What would happen if your information systems went down right now? Is your business at risk if they come back up in one hour? Two hours? Eight hours? A day or two? Are you missing deadlines for bids? Would your employees and vendors be paid on time? Can your business run from an alternate location? Basically, just ask yourself this question: What can I afford to lose? These are all questions that the management team should answer.
In today’s IT-based culture, companies use network servers and SANs (Storage Area Network) to store and process large volumes of data. Employees use desktop computers, laptops, iPads and tablets to enter, import, process, and manage files and documents. Everyone uses email and smart phones to share information. So, what happens when those systems become unavailable or simply fail? By developing a well-structured disaster recovery plan, your company should be able to handle critical business processes during unforeseen IT outages.
Disasters typically fall into two main categories. The first is natural disasters such as fire, hurricanes, tornadoes, floods or earthquakes. The second category is manmade disasters, which include computer viruses, hardware failures, extended power outages, intentional employee misconduct, or failed implementations or upgrades. With proper planning some of these instances could be avoided altogether. So, how can you maintain business operations if your facility is lost or damaged? This requires thinking outside the box and asking questions. What is the worst thing that can happen - hurricane or tornado? What if the office is safe but the employees cannot get to work, or the building is damaged and there are no working computers? Even a lengthy power outage can disrupt your working environment. How long can your business survive and what is the cost of downtime?
The principal objective of a good disaster recovery plan is to develop, test, and document a well-structured and easily understood plan. This plan should assist a company to recover as quickly and effectively as possible from an unforeseen disaster or emergency that interrupts information systems and business operations in a cost effective manner.
Characteristics of a good disaster recovery plan should include:
All essential and critical infrastructure elements, systems and networks
Periodic testing to ensure that it can be implemented in an emergency situation
Training for management and employees so they understand how the plan will be used, when it will be used and their roles and responsibilities
If your company does not have a disaster recovery plan, where do you start?
Identify critical processes and backup strategy. What must happen to keep the business running? Pay employees, order materials, bid new work, communicate with existing jobs, etc.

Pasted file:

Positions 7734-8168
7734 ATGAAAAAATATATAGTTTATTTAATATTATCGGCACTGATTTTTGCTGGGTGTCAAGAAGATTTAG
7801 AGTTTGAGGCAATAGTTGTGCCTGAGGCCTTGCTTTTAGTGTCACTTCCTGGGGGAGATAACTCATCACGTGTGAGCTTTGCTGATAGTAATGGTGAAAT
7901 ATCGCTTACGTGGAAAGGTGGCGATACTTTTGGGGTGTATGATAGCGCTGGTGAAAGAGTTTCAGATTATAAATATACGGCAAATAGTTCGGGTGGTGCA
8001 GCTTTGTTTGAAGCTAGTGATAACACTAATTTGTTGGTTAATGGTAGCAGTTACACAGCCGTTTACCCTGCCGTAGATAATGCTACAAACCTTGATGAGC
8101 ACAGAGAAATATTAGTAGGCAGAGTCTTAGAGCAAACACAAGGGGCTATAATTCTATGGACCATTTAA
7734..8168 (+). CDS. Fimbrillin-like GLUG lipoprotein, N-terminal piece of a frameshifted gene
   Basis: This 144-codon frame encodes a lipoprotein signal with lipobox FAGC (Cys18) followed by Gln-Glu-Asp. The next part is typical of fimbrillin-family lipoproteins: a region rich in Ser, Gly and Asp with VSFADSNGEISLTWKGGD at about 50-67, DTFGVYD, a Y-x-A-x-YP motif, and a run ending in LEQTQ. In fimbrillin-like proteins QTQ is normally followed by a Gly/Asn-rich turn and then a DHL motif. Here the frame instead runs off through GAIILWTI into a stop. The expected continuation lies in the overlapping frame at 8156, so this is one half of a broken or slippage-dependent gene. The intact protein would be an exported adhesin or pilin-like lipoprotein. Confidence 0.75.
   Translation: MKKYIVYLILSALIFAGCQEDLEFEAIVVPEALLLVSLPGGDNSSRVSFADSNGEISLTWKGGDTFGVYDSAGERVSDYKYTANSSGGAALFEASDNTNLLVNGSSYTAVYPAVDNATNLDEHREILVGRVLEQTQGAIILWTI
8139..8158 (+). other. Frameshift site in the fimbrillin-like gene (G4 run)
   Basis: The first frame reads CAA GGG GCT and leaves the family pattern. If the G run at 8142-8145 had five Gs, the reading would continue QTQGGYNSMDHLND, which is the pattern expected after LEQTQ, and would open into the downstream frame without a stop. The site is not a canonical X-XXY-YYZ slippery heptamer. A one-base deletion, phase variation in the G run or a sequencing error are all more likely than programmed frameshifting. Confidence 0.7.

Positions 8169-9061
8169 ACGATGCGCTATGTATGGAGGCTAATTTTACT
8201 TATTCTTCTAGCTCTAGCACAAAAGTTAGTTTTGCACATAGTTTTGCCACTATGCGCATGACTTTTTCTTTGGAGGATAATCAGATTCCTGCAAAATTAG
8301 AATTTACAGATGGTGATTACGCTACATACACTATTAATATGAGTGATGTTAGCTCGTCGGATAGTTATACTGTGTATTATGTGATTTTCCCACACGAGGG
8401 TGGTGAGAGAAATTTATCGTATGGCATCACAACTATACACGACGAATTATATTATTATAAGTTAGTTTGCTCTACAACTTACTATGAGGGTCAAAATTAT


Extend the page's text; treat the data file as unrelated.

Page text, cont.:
Establish offsite facilities for an emergency level of service within a specified number of hours. Can you run your business from another location? Do you have all the equipment and materials needed to run the business at that location?
Decide what constitutes a condition for failover. Who pulls that trigger?
Create checklists of useful reminders and steps of what to do. These printouts should be given to the management team to be stored in their office and at home. These lists should include an updated key personnel contact list and notification calling tree. Also, a list of external contacts such as insurance companies, customers, vendors, suppliers and associated calling tree.
Identify key personnel and train them on their roles and responsibilities. Take payroll for example: how many employees have access to payroll and could run checks if needed? Is there check stock, envelopes, and other office supplies stored at an alternate location? If you have a Sage backup, what about 3rd party add-ins such as check writing software? What would it take to cut a check from an alternate business location if needed?
Identify steps or processes to resume normal business operations and how to failback.
Test the plan! There is no such thing as a test disaster plan that fails. Everyone learns from the exercise and items for improvement are identified.
Disaster Recovery plan requirements will be different for each company and should be custom tailored for their level of business needs. A plan could be as simple as an offsite backup for small businesses and redundant complex plans for larger business. Now at this point I must caution you that a backup is no good without testing restore capabilities. You can have a backup file with lots of data but it is worthless if you cannot restore the data. Test, test, test!
There are many tools and templates online that will assist you in setting up or updating your disaster recovery plan.
or simply google “disaster recovery plan templates”
If you would like more information on joining the TUG IT Committee, contact Angela Martin at firstname.lastname@example.org.